Sunburn hurts your skin – in a number of ways that go well beyond the short-term discomfort, redness and swelling. Over-exposure to the sun’s dangerous ultraviolet (UV) rays that cause sunburn accelerates skin aging to cause wrinkles, fine lines, and age spots. Sunburn is also a leading cause in most cases of several types of skin cancer, according to the Skin Cancer Foundation.
Sunburn is the body’s response to the damage UV radiation inflicts on the skin’s outermost layers. Exposure to UV light triggers the production of melanin, a pigment that gives your skin its color. Melanin also protects your skin from the sun’s rays. It works like natural sunscreen by darkening skin – when you get a suntan or sunburn, you are seeing melanin working to protect your body. Both tans and burns are signs of damage to skin cells.
Genetics determine how much melanin your body produces, which is why some people tan and others burn. In people whose bodies produce less melanin, prolonged, unprotected exposure to the sun can cause skin cells to become red, swollen and painful – the classic signs and symptoms of sunburn. Sunburn severity can range from mild discomfort and redness to painful blistering, depending on the amount of damage to skin cells. Symptoms can persist for several days, as damaged skin heals.
In most cases, you can treat sunburn at home. See a doctor if you have severe blistering over a large portion of your body, if you have a fever and chills, or if you feel woozy or confused. Never scratch or pop blisters, as this may cause an infection that requires the care of a doctor. Signs of infection include oozing pus and red streaks.
5 Ways to Treat Sunburns at Home
The actions you take immediately after you sunburn can improve symptoms and promote healing. For best results, initiate treatment as soon as you realize you have a sunburn.
1. Cool your skin right away
Hit a cold shower or jump into a cool, lake, pond or ocean to cool your skin. If you are outside, cover up and get out of the sun immediately. Once indoors, continue to cool the burn by applying cold compresses to the area. You can use ice to make a cold compress, but do not apply the ice directly to the sunburn. Take another cool shower or bath, but to avoid dry or irritated skin, do not stay in too long or use harsh soap.
2. Apply moisturizer while your skin is still damp
Damp skin absorbs moisturizer better than dry skin does. Moisturizer also “locks in” the water to keep your skin well hydrated. Slather on a gentle moisturizing lotion, but avoid oil- or petroleum- based ointments, as they can trap heat in to make the burns worse. Apply moisturizer often over the next few days to keep burned or peeling skin moist.
3. Reduce inflammation
If it is safe for you to take a non-steroidal anti-inflammatory drug (NSAID), such as ibuprofen or naproxen), take a dose at the first sign of sunburn can help with inflammation and discomfort. Continue taking NSAIDs as directed on the label until the burn feels better.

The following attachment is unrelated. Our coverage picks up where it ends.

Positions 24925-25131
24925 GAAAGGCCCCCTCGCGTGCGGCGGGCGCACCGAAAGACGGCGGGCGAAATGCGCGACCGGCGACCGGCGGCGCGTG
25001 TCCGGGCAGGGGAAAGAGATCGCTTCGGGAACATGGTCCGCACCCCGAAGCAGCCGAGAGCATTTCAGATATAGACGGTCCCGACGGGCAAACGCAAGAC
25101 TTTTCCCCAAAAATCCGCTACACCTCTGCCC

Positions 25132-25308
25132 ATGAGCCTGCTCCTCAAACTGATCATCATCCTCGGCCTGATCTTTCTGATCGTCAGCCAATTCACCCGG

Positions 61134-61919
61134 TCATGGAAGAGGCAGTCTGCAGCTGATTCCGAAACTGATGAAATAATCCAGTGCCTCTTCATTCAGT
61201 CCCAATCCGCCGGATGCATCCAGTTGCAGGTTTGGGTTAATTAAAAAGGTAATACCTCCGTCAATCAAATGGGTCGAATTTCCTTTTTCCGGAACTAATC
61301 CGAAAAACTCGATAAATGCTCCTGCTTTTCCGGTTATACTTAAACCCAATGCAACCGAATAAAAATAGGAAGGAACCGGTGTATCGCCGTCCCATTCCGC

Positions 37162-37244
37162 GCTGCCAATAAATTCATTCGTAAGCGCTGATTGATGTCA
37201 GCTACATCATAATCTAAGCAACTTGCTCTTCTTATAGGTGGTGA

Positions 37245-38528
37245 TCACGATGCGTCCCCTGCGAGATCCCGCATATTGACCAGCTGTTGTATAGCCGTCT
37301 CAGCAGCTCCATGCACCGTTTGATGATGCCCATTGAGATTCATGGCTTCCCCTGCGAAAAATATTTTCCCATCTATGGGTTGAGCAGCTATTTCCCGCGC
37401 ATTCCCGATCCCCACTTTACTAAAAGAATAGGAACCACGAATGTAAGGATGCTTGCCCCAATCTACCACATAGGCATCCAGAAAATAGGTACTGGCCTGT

Creams and topical remedies may help reduce uncomfortable inflammation. Applying an over-the-counter cream containing 1 percent cortisone cream to the affected area for a few days can help calm swelling and redness. Aloe vera can also provide soothing relief. Cool compresses can continue to ease discomfort.
4. Replenish fluids
The body responds to sunburn by dilating blood vessels and bringing fluids to the surface of the skin. The fluids contain water and immune cells that help skin tissue heal, and widening blood vessels increases the amount of oxygen- and nutrient-rich blood delivered to the area to promote healing.
Drawing fluid to the skin’s surface can rob the rest of the body of the fluid it needs to function, though, and this can lead to general dehydration in the body that can slow down healing a sunburn. Since water is a major component of blood, dehydration also reduces the amount of blood reaching the sunburn. In other words, sunburn causes dehydration, which can slow down the healing of sunburn.
Drinking extra fluids, including water and sports drinks, can replenish the body’s fluids to reduce dehydration and speed healing. Sports drinks contain electrolytes, which do the important job of keeping the proper balance of water, both inside cells and outside cells. Maintaining this balance helps the body stay properly hydrated and functioning well, which is essential while your body heals from sunburn.
5. Avoid irritating the skin further
Wear loose-fitting, soft, breathable clothing. Stay out of the sun entirely until your sunburn has healed completely. Reconsider wearing makeup, especially if it contains chemicals and irritants that can cause more inflammation of your skin.
While skin can heal from sunburn, some damage remains. Repeat sunburn puts you at a higher risk for skin cancer, for example, and causes premature aging. The best way to relieve sunburn and prevent the problems it causes is to avoid getting sunburn in the first place – stay out of the sun during the hottest time of day, sit in the shade, put on a wide-brimmed hat, and always wear sunscreen.
For more information on sunburn and tips to treat it, consult with your skin doctor. The dermatologists at Center for Dermatology & Laser Surgery are always glad to provide information on sunburn, treat your severe sunburn, or assess the potential for skin damage caused by sunburn.